According to Legumes of the World Online[LOWO]
Legumes of the World. Edited by G. Lewis, B. Schrire, B. MacKinder & M. Lock. Royal Botanic Gardens, Kew. (2005)
Relationships among genera of Millettieae have been notoriously difficult to unravel based on traditional morphological evidence and this is exemplified by the alphabetical arrangement of genera in the tribal treatments of Geesink (1981; 1984) and Polhill (1994). Geesink (1981) recognised 44 genera and c. 870 species in tribe Millettieae (as ‘Tephrosieae’) while 43 genera were accounted for in Geesink (1984) and Polhill (1994). The genera recognised, however, varied considerably with only 33 genera in common to both treatments of Geesink, while the list of Polhill (1994) combined elements of Geesink (1981, 1984) with new data accumulated since then. Tephrosia has traditionally comprised some 400 species but this is re-estimated at c. 350 species here.
The traditional circumscription of the predominantly pantropical and subtropical tribe Millettieae is followed here (Fig. 45), with 45 genera and (904)–909–(914) species being recognised, (i.e. excluding the two genera and 11 species transferred to Brongniartieae, see Table 8), although the concept of what comprises Millettieae sens. strict. is changing rapidly based on evidence from molecular phylogenies. Sequence data for millettioid genera comes from the plastid rbcL gene (Doyle et al., 1997; 2000; Kajita et al., 2001; Hu & Chang, 2003), phytochrome nucleotide genes (Lavin et al., 1998), the plastid trnK-matK region (Hu et al., 2000) and the nuclear ITS region (Hu, 2000; Hu et al., 2002). Molecular data, together with reinterpreted evidence based on chemistry (Evans et al., 1985) and wood anatomy (Gasson et al., 2004), have been the basis for recognising a number of informal suprageneric groupings and for transferring Cyclolobium and Poecilanthe to tribe Brongniartieae (Table 8; Fig. 45).
The most far-reaching result of the above molecular analyses was that a substantial part of the traditionally circumscribed tribe Phaseoleae is more closely allied to the core-Millettieae than to the Phaseoleae sens. lat. clade (see page 393). Circumscription of a revised tribe Millettieae is not possible at present until genera are more comprehensively sampled; however, a Millettioid sens. strict. group might be expected to include some genera in the basal millettioid and phaseoloid group, Phaseoleae subtribes Diocleinae, Ophrestiinae and in small part the Erythrininae, tribe Abreae and the core-Millettieae (Fig. 45). The basal millettioid and phaseoloid group comprises 17 genera (94 species) that may belong either in the Millettioids sens. strict. or Phaseoleae sens. lat., or to a clade sister to both these groups (e.g., Kajita et al., 2001). The core-Millettieae clade comprises c. 22 genera and c. 777 spp., with some additional generic segregates being necessary within the ‘canavanine group’ (Evans et al., 1985), to accommodate species of Millettia sens. lat. and Fordia sens. lat., which on the basis of molecular and chemical evidence are excluded from Millettia and Fordia sens. strict.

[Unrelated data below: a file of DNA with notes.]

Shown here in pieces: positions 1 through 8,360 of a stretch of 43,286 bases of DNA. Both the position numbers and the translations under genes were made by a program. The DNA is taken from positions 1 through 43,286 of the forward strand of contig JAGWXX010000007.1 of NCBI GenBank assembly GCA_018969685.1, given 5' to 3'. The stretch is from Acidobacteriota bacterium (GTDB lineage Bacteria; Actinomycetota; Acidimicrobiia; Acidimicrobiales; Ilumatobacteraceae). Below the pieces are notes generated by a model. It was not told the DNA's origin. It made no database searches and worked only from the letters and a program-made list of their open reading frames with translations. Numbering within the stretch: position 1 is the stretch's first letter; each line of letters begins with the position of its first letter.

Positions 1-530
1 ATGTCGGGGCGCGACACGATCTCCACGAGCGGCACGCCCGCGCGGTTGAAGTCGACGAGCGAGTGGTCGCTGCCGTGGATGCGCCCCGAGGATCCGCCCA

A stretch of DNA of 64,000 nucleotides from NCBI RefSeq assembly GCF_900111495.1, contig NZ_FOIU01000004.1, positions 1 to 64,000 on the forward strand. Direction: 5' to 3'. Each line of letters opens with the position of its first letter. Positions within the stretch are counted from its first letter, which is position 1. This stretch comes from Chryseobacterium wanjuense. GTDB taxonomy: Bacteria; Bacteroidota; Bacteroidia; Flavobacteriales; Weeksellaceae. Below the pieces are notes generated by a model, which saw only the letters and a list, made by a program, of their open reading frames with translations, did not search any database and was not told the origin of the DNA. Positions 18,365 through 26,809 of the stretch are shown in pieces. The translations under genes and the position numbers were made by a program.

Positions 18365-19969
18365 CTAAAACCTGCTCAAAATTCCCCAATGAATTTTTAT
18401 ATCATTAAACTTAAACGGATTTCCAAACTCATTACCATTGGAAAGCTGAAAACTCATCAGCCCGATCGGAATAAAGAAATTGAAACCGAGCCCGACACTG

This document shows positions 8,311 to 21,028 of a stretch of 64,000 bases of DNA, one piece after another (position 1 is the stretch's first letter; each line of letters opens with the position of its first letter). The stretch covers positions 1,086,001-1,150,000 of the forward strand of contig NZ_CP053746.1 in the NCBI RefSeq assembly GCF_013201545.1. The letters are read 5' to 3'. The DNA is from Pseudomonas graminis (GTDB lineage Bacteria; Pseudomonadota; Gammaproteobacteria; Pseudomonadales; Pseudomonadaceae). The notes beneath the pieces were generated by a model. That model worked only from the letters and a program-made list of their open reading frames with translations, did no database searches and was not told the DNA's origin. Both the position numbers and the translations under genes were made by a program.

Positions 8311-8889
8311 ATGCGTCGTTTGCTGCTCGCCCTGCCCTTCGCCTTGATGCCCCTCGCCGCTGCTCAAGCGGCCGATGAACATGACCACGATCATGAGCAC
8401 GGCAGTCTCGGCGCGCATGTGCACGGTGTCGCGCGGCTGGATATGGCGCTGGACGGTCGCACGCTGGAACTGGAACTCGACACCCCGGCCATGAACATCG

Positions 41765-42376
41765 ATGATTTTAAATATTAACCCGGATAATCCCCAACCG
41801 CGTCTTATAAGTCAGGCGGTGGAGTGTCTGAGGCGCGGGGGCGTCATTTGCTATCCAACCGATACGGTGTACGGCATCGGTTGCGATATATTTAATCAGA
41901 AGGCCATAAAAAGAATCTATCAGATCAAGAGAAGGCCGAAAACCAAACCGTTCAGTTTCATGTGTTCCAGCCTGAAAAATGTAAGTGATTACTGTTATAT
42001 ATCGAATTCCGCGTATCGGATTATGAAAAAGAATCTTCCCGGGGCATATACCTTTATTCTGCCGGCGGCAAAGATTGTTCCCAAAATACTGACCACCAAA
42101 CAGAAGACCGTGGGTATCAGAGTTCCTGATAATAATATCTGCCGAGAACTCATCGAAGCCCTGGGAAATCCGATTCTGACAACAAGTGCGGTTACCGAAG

Relationships between the major groups of genera centred on Lonchocarpus, Derris, Millettia and Tephrosia remain obscure, and still reflect a geographical bias in segregating them, i.e. distributions are limited largely to the New World in the Lonchocarpus group, and the Old World in the other groups. The suggestion that the Andean South American genus Apurimacia might be sister to the largely Old World Tephrosia rather than to Lonchocarpus (e.g., Kajita et al., 2001) is possibly indicative of other Old World–New World sister groups yet to be found. Further molecular evidence will probably result in an overall reduction in the number of genera recognised, particularly in the Tephrosia and Lonchocarpus groups where various small or monotypic ‘one-organ’ genera may be better placed within larger genera. Ptycholobium, Requienia and Paratephrosia, for example, are difficult to distinguish from Tephrosia, but for the emphasis traditionally placed on their atypical pods.Wheeler et al. (1992) note that this monotypic genus is very close to and perhaps not really distinct from Tephrosia; Geesink (1984) placed it in synonymy under Tephrosia, but Paratephrosia is still widely maintained in Australia
- Seasonally dry tropical to warm temperate wooded grassland and open sandy or stony scrub
- Australia (W Australia, N Territory, S Australia, Queensland)
First published in Repert. Spec. Nov. Regni Veg. 11: 261 (1912)
Kew Names and Taxonomic Backbone
The International Plant Names Index and World Checklist of Selected Plant Families 2019. Published on the Internet at http://www.ipni.org and http://apps.kew.org/wcsp/
© Copyright 2017 International Plant Names Index and World Checklist of Selected Plant Families. http://creativecommons.org/licenses/by/3.0
Legumes of the World Online